With this new understanding, I felt it was finally time to confront my past mistake by playing and reviewing DmC Devil May Cry: Definitive Edition. Enough time has passed that the hardcore DMC fans have calmed down and there is now more of an opportunity to provide a more objective viewpoint. Now that I’ve explained my intentions with this review, let’s dive in and see if this was really worth stirring up a controversy over.

[Warning: The rest of this review contains spoilers for both DmC Devil May Cry and Vergil’s Downfall]

Saturday, August 13, 2016

Stubs – Jurassic Park

Stubs – Jurassic Park (1993) Starring Sam Neil, Laura Dern, Jeff Goldblum, Richard Attenborough. Directed by Steven Spielberg. Written by Michael Crichton, David Koepp. Based on the novel “Jurassic Park” by Michael Crichton. Produced by Kathleen Kennedy and Gerald R. Molen. U.S. Color, Science Fiction.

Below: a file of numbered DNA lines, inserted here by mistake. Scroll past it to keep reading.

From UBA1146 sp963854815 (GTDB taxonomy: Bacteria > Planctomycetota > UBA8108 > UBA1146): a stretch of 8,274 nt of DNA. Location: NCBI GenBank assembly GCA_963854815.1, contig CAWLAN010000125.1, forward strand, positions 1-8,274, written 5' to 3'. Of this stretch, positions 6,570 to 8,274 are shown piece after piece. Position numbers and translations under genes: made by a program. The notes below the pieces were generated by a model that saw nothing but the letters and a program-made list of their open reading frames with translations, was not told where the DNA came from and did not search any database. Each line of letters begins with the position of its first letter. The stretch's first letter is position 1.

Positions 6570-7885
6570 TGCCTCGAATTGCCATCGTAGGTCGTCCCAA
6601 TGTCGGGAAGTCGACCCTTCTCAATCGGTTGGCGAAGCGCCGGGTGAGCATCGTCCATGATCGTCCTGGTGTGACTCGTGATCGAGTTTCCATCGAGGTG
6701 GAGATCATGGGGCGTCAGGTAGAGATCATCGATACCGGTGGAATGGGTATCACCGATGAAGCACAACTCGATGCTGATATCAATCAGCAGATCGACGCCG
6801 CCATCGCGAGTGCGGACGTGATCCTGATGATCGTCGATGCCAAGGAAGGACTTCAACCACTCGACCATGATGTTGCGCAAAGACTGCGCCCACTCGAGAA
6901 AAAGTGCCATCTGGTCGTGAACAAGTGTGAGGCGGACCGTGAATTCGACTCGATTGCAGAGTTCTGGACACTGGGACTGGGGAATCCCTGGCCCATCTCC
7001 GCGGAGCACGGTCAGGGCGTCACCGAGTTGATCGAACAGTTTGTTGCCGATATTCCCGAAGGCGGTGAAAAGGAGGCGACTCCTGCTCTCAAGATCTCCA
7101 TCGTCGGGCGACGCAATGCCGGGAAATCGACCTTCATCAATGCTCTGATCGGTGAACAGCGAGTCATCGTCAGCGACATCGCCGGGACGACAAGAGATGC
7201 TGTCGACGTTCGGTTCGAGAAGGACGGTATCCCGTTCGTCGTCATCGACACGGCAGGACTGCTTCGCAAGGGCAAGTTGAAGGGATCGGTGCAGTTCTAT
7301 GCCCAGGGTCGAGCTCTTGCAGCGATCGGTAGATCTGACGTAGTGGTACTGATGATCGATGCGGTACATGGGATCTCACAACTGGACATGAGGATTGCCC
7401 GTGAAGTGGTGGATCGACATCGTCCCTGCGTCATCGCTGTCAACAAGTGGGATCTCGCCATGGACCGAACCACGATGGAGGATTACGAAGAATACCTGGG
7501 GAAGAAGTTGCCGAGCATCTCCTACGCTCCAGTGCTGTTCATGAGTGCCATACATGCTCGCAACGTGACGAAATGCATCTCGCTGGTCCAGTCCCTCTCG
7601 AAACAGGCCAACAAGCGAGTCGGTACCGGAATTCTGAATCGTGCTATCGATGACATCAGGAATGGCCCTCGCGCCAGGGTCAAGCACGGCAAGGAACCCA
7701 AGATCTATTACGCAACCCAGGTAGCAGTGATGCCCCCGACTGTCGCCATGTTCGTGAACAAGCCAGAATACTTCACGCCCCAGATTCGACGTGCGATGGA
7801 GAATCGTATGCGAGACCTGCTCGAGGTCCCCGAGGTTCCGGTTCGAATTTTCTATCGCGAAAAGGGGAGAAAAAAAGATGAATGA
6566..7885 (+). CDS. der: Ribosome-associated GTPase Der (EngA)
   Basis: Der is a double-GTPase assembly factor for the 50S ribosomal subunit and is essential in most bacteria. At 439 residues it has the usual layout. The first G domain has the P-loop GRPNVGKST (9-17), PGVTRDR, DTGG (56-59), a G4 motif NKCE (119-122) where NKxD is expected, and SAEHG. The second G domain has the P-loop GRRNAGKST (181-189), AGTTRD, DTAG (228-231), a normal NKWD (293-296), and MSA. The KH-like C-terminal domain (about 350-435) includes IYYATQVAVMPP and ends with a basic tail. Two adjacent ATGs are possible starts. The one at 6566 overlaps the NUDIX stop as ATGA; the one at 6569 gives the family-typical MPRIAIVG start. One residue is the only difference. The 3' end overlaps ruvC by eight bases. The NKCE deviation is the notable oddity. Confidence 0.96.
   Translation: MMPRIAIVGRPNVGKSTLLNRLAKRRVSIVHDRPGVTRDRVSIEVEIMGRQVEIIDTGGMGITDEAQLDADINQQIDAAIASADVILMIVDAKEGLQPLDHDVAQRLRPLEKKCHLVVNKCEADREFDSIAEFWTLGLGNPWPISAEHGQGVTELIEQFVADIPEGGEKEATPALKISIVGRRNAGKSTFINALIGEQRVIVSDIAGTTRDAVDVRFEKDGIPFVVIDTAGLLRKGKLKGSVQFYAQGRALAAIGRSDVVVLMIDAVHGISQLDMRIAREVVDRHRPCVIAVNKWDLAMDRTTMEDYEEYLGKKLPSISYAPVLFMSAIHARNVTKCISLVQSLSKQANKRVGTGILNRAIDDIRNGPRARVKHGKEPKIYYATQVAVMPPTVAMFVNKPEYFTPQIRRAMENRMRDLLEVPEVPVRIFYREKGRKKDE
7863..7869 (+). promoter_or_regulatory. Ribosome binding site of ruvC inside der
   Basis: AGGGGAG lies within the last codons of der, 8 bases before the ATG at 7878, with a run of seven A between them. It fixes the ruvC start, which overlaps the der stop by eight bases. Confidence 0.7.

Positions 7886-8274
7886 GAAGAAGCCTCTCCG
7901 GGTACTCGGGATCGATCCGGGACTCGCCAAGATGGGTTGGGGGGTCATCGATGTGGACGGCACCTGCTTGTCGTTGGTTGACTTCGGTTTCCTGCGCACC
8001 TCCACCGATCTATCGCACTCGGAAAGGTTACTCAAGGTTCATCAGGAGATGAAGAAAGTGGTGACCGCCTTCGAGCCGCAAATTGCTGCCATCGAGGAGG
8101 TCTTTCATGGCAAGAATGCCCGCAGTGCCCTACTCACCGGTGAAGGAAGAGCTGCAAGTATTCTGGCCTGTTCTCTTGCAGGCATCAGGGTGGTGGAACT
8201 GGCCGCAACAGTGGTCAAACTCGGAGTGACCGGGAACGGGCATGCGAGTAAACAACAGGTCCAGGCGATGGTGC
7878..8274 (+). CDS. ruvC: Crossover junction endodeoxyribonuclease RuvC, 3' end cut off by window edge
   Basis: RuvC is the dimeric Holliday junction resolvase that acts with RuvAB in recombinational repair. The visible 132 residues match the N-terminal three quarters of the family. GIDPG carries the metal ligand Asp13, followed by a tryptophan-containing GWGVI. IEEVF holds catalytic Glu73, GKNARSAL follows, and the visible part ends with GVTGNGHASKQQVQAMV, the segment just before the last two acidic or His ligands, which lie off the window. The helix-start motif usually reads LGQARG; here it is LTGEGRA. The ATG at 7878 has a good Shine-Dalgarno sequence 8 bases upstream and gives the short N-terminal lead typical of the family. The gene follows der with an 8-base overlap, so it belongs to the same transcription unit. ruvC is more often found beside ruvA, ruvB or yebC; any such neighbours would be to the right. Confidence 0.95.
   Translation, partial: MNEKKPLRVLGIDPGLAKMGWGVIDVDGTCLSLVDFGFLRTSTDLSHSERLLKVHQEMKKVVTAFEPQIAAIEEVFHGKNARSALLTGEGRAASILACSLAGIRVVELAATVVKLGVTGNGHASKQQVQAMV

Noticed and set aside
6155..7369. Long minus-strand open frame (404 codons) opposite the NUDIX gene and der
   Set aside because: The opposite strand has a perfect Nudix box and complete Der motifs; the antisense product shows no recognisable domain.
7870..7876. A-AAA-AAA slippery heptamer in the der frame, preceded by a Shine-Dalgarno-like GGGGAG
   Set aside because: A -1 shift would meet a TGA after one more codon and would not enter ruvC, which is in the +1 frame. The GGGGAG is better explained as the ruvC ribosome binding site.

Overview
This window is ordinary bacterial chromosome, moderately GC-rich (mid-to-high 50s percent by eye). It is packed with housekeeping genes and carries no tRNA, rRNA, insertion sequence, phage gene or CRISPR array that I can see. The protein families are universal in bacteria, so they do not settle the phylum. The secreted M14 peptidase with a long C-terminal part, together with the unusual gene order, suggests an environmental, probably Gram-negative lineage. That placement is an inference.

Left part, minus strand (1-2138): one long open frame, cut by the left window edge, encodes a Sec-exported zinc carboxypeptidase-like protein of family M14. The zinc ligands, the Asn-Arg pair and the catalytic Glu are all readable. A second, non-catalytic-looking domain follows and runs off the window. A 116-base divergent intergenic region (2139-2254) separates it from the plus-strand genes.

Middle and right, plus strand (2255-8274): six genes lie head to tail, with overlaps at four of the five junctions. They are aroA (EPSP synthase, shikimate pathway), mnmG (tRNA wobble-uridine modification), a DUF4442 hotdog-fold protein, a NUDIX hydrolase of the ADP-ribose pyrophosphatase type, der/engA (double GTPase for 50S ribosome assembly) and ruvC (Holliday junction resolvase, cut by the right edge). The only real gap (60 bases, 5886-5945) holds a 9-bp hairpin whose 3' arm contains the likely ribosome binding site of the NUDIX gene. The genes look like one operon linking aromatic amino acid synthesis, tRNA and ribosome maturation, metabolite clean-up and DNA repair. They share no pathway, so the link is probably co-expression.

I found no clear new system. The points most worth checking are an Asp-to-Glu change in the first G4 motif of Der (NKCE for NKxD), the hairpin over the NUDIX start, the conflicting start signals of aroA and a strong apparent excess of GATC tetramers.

The summer blockbuster owes its roots to two men: George Lucas and Steven Spielberg. Their films: Star Wars, Jaws, E.T., Indiana Jones and the Temple of Doom, etc. set the bar very high for Hollywood. $100 million of box-office became the standard of success and budgets grew exponentially as a result. Every summer, films had to be bigger and do better at the box-office. People expected spectacle and these two delivered. Both men got rich and powerful with their success and forever changed Hollywood; which is why their recent bemoaning of its state rings sort of hollow.